If the stains aren’t coming off with simple methods, this means that the crusted food is sticking to your pan. In that case, you need a different approach to bring your stainless steel pots to their original shine.
Here’s a complete list of the best ways to get rid of stuck-on or burned food.
Soaking the Cookware in Dishwasher Detergents
Let’s start with the easiest method so we can clear it out of the way. If you have stainless steel cookware that has stuck-on food bit, you should do the following.
Preparing the Sink
First, you need to fill up your sink with hot water. The water should be between 60 to 80 °C (140 to 180 °F). This temperature can burn your skin, so you need to be cautious while working around the sink.
Once the sink is ready, pour about ¼ to ½ cup of dishwasher detergent to the water. You can steer it gently with any long-handled spatula or a wooden spoon.
Soaking the Dirty Stainless Steel Pan
After preparing the dishwasher detergent bath, you should put the stainless steel cookware into the bath and leave it to soak. You can leave it anywhere from a couple of hours to soaking it overnight. The more the better.
Remember to be extremely careful while putting the pan into the water to avoid getting injured or burned. For an extra safety measure, you can use the dishwashing gloves.
When it’s time to take out the stainless steel cookware, it shouldn’t be so hot and you can easily do it with your hands. Once you take it out, drain the water and scrub the pan with a scouring pad.
This’ll remove most of the stuck-on food bits if not all of them. After you’re done, rinse it with warm water thoroughly then dry to prevent water spots.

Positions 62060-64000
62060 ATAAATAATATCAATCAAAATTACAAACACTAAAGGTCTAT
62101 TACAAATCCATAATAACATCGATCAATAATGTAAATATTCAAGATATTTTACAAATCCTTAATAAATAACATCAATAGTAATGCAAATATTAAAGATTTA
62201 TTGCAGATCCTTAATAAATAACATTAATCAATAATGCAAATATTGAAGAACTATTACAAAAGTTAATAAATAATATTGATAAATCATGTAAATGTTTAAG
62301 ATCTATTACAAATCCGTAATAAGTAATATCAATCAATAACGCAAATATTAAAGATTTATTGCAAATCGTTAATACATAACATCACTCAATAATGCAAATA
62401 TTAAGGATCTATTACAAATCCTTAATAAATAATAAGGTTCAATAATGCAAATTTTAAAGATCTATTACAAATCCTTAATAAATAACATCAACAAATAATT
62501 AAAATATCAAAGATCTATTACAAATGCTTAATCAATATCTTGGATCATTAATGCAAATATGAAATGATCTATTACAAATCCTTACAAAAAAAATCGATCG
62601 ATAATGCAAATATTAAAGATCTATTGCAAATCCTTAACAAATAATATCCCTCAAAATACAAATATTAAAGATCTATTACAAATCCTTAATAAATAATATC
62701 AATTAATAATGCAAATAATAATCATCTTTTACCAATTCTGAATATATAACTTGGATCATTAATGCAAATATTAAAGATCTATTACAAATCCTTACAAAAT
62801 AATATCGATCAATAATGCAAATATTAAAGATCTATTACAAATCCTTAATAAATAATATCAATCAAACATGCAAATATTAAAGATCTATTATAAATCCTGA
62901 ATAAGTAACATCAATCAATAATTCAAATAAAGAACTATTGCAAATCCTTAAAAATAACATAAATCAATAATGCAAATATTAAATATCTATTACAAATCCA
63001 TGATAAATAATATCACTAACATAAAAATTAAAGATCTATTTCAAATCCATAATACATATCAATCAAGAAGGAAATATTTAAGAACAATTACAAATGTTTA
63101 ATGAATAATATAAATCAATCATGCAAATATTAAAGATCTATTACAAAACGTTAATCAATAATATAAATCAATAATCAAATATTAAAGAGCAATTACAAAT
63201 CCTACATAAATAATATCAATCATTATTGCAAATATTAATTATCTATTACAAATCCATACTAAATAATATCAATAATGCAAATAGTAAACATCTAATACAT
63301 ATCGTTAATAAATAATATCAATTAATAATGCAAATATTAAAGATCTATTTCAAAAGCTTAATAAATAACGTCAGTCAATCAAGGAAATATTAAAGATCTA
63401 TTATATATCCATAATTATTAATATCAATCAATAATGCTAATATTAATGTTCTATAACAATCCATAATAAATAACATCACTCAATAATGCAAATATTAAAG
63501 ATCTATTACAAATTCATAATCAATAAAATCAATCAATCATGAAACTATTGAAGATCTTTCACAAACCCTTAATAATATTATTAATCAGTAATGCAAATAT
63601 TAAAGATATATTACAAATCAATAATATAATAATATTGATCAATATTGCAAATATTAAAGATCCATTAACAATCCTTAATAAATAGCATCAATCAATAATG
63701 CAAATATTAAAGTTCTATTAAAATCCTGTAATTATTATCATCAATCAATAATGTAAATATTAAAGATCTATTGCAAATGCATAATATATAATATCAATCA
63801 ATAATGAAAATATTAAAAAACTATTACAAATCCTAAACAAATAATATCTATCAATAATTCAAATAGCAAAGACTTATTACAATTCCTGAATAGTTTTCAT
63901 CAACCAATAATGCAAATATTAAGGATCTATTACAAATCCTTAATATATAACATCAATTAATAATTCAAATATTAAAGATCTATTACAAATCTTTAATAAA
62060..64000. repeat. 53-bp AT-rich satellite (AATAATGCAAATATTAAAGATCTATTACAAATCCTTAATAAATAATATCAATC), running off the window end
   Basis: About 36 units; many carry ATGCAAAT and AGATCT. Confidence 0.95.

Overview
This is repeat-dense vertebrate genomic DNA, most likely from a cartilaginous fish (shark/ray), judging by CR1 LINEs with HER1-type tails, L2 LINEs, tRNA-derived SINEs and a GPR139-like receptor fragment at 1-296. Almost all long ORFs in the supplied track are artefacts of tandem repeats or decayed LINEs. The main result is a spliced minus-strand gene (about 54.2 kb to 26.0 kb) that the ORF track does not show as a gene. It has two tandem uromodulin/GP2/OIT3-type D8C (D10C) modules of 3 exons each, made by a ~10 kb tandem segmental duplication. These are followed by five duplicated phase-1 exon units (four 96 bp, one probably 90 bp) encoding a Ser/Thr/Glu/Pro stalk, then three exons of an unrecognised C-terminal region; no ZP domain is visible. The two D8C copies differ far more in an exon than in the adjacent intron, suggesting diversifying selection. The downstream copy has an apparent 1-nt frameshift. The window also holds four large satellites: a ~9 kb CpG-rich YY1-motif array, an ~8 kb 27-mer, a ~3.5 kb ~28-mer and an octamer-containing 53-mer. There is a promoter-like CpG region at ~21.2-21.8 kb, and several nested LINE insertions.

It’s a highly effective method that doesn’t require many materials. However, its main downside is that it takes a lot of time, effort and kitchen space to be done.
Boiling the Crusted Food Bits off the Pan with Detergents
This method is the simplest and easiest one to perform. To maximize its efficiency, you should scrub as much crusted food bits as you can with the scrubbing pad.
After you’ve done your best, fill the stainless steel cookware with some water. Make sure that all the stubborn food bits are submerged in water. Pour ¼ cup of dish soap or dishwasher detergent to the water and bring it to a boil.
When the mix starts boiling, you can use a spatula to remove the stuck food without breaking a sweat. Once again, you need to be extremely cautious while dealing with boiling water. Try to be steady and careful not to splash the water out of the pot.
Cleaning the Tough Stains with Vinegar and Baking Soda
The mighty mix of vinegar and baking soda is back. This time, you’re going to use them to clean the tough stains that don’t come off with simple scrubbing.
Unlike the water spots mix, this time you need a fresh reaction for the maximum effect. So here’s what you’re going to do:
- Fill up the stainless steel cookware with a sufficient amount of water to fully submerge the tough stains
- Fill an 8-ounce cup with white vinegar and add it to the water